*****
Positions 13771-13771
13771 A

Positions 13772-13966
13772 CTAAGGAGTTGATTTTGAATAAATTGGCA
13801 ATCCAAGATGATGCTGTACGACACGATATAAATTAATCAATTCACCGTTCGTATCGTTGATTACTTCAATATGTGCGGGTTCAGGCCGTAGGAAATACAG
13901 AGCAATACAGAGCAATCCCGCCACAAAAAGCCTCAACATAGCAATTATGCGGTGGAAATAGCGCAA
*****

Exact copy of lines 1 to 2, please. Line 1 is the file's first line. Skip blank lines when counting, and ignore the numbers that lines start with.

Positions 13771-13771
13771 A